The Heart(h) of the Home: Reflections on Kitchen Design

Written by Susan Orfald




“Back in the day” the kitchen used to be confined to a back room; it was utilitarian, small, and hidden from view — a scullery of sorts. Over the years, the role of the kitchen has expanded considerably. Often referred to as “the heart of the home” it now includes activities previously relegated to other areas of the house, such as the family room, home office, playroom and dining room. It has become a hub of domestic life, a gathering place where stories are shared, recipes developed and memories created. It is a comfortable place to read, study and do homework, as well as a place to entertain friends, alongside the more functional aspects of cooking, cleaning and storage. No matter how small the kitchen, it’s the place where people like to be. I often refer to the kitchen as the real “Living Room.”

These changes in the kitchen’s function have affected the role of the dining room. In the past, formal dining rooms were often reserved for family holidays or special events. I encourage people to utilize their dining space more than a couple of times a year. The current trend is towards opening up the dining area to the kitchen, thereby bringing together the experiences of cooking, eating and connecting with others.


A kitchen renovation can open spaces, and connect different areas and activities

A kitchen renovation can open spaces, and connect different areas and activities

Considering Changes

If you are contemplating changing or remodeling your kitchen, there are many aspects you need to take into consideration. No matter what size or shape the room is, a good kitchen design is critical to the function and efficiency of the space. An experienced kitchen designer is a real asset in terms of helping you to create a design that is functional as well as beautiful, has longevity and flexibility, and works for you, while also considering the home’s resale value. Communication between the homeowner and designer is key to a successful outcome, in terms of budget as well as the finished project.

In my 28 years of designing kitchens, I have found that each space is as unique and individual as the people who use it, and each has its advantages and challenges.

The first meeting with your designer is the time to discuss questions about the spatial and relational dynamics of the individual or individuals that will be utilizing the space. Are there any mobility, special needs or age considerations? Who typically does the cooking? Is there more than one cook in the family? (This often gets a laugh.) Are there children, and if so what ages — and do they like to help in the kitchen? This can also help to determine if there is a requirement for seating at an island area, or an area for homework.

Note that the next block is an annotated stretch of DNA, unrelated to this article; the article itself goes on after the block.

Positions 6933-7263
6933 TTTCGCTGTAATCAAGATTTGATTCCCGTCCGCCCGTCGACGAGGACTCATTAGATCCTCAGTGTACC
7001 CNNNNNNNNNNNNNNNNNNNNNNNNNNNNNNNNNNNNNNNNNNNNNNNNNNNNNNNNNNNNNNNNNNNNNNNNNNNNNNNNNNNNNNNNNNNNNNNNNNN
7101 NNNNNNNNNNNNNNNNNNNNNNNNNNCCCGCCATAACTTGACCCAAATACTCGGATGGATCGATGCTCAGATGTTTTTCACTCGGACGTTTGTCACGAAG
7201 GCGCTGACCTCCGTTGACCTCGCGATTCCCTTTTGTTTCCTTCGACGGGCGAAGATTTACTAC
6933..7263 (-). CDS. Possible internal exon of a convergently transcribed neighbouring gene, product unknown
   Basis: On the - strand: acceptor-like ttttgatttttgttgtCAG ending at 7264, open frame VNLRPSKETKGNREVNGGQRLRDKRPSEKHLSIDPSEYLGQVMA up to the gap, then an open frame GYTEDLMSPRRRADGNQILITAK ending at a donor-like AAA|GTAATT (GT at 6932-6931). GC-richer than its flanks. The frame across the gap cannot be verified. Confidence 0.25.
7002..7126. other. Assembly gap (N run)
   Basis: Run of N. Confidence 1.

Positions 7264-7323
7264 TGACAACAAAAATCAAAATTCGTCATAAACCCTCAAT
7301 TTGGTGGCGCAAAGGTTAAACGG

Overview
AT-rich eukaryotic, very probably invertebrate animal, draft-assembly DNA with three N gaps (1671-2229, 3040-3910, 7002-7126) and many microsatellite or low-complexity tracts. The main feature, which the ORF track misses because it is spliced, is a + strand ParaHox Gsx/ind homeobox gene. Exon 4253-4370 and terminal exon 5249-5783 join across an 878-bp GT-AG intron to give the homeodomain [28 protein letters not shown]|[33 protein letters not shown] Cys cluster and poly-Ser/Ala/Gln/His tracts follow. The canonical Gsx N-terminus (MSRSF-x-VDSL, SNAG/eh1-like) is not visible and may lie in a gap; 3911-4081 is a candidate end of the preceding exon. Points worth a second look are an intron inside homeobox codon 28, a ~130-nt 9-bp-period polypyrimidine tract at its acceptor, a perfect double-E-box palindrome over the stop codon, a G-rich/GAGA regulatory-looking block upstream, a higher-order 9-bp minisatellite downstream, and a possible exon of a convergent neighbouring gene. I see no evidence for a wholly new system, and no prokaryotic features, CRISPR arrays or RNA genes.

Explain what you like and dislike about your current arrangement and share your ideas for what you envision for your new kitchen. It is helpful (although not essential) to have some images gathered and an idea of the kind of styles you like. When considering appropriate styles for a space, I take into consideration the age and architecture of the house. I will also inquire about the wish list of appliances and make recommendations on what would work well within the space.

It is important for your designer to understand how you cook, what your storage requirements are, and if there are certain elements you want to incorporate into the design (pantry storage, display space, extra height cabinetry, accessories to integrate, island eating space and desk areas to name a few.) Among other considerations that come into play when designing a kitchen are the rooms that are adjacent to the kitchen, their roles and how the traffic flows. It is essential that thought be given to flooring material in terms of function and continuity between rooms.

Lighting is a very important aspect of a good kitchen design. It is another area that has changed, (and will continue to change) with new technologies and innovations. From ambient, to task, to accent lighting, it takes a lot of experience to know the best lighting application for designated areas. Location of lighting with reference to the task areas, and working in conjunction with a contractor and electrician are essential elements of the kitchen renovation.


Creating a Plan

Give thought to the timing of both the planning and research of a kitchen renovation, and not just to the executing of the project. Depending on the scope of the work involved, (as well as the ability to make timely decisions), the planning can take from one month to several. If you’re planning a major kitchen renovation (replacing or moving windows, moving walls and doorways, reconfiguring plumbing and electrical, etc.) you may want to consider the possibility of cooking outside, or setting up a small interim work area.

Keep in mind that custom cabinetry typically takes between eight to sixteen weeks from order date to installation, depending on the scope of the project.

The more decisions that can be made prior to beginning the de-construction of the existing kitchen, the easier it is on the homeowner. Renovating a kitchen includes many selections, choices and details, and it is best for all involved that such a project flows smoothly, in order to disrupt daily life as minimally as possible.

Time spent planning your kitchen renovation properly pays off in the long run and rewards you with a project that you will enjoy for many years to come.

As a kitchen designer, my greatest satisfaction comes when visiting clients after their project is completed, to hear that they wouldn’t change a thing!



SUSAN ORFALD is an Interior Designer with Hutton Bielmann Design Inc.

About the author

Susan Orfald

Susan Orfald is an Interior Designer who has been designing kitchens (and many other spaces) for 28 years. She works at Hutton Bielmann Design Inc. in London.